Scientists on Wednesday said they had found a variant of a gene to explain why Latin Americans are at higher risk of Type 2 diabetes, and pointed to a possible DNA legacy from the Neanderthals.
The variant lies on a gene called SLC16A11, which plays a part in breaking down fatty molecules called lipids, they said in the journal Nature.
A research consortium called SIGMA -- for the Slim Initiative in Genomic Medicine for the Americans -- sought to understand why Type 2 diabetes in Mexicans and other Latin American populations is roughly twice as great as among non-Hispanic whites in the United States.
They carried out a DNA comparison of 8,214 Mexicans and other Latin Americans, who were divided into diabetics and non-diabetics.
Those with the SLC16A11 variant were around 20 percent likelier to develop the disease compared to counterparts without this signature, they found.
Prevalence of the variant was especially high among people of full Native American ancestry, of whom around 50 percent had it. Among Latin Americans generally, it was 30 to 40 percent.
A comparison with other ethnic groups found the variant in around 11 percent of East Asians, but rare among Europeans -- two percent -- and absent among Africans.
The gene type may well be an inheritance from intermingling between two groups of early humans, Homo sapiens -- anatomically modern man -- and the Neanderthals, according to the study.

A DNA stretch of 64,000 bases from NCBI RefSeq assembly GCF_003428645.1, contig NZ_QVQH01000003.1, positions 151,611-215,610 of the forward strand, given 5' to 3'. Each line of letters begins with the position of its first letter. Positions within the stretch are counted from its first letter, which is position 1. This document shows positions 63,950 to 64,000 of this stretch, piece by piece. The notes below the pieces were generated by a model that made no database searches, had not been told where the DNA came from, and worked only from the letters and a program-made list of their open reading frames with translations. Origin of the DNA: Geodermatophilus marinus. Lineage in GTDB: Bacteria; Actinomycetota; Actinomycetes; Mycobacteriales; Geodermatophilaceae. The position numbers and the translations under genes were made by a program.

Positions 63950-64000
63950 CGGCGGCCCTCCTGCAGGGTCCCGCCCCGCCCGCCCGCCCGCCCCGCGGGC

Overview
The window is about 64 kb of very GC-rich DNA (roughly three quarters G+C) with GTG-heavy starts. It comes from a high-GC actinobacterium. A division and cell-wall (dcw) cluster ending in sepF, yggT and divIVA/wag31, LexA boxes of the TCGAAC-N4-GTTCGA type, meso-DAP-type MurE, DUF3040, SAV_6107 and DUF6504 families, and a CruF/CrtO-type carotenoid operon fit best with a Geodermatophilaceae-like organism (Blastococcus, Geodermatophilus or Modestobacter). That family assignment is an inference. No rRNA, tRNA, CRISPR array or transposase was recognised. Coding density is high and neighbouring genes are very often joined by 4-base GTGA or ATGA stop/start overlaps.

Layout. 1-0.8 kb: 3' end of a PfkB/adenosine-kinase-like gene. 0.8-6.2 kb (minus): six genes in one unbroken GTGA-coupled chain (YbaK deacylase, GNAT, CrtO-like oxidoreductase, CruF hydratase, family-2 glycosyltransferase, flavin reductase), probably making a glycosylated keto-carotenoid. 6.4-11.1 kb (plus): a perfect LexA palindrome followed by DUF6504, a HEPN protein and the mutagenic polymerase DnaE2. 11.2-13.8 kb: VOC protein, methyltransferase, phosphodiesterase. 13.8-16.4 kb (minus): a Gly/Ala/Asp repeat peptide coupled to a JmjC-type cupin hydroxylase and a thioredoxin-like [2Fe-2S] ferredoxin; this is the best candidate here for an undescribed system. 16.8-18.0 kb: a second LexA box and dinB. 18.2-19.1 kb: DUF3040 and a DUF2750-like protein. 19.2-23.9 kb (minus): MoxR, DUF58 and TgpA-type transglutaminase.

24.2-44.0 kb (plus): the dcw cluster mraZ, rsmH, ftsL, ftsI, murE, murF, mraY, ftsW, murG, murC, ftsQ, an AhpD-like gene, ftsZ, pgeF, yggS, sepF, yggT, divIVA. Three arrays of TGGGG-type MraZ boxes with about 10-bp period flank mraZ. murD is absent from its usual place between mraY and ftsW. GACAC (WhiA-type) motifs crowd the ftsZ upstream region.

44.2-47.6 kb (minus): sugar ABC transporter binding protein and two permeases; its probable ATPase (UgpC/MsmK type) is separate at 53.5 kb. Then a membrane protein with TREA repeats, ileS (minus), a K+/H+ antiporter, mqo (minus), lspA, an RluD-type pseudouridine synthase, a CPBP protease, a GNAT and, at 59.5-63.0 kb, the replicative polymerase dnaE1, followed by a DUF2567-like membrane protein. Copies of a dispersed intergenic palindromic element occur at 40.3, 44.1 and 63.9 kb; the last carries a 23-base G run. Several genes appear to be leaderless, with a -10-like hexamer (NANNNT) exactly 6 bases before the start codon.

"The haplotype (genetic variant) derives from Neanderthal introgression, providing an example of Neanderthal admixture affecting physiology and disease susceptibility today," it said.
The evidence for this comes from DNA sequenced from a fossilised Neanderthal bone found in a cave in the Altai Mountains of southern Siberia, the paper said.
An investigation published last week in the journal Nature found that Neanderthals contributed between 1.5 and 2.1 percent of the genome of humans today.
The exceptions are Africans, who do not have a Neanderthal component in their DNA, it said.
That probe also found that Neanderthals passed on a small part of their DNA to another group of early humans, the Denisovans.
They in turn left a discernible genetic imprint in Australian Aborigines, New Guineans, ethnic Han Chinese and Native Americans.
According to the World Health Organization, 347 million people worldwide have diabetes, a chronic disease that occurs when the pancreas does not produce enough glucose-controlling insulin, or when the body cannot efficiently use it.
Over time, the disease can damage the heart, blood vessels, eyes, kidneys and nerves -- increasing the risk of heart disease, kidney failure, stroke and blindness.
Type 2, also called adult-onset diabetes, accounts for around 90 percent of diabetes cases.
It is strongly associated with obesity and lack of physical exercise, which may enhance genetic predisposition to the disease.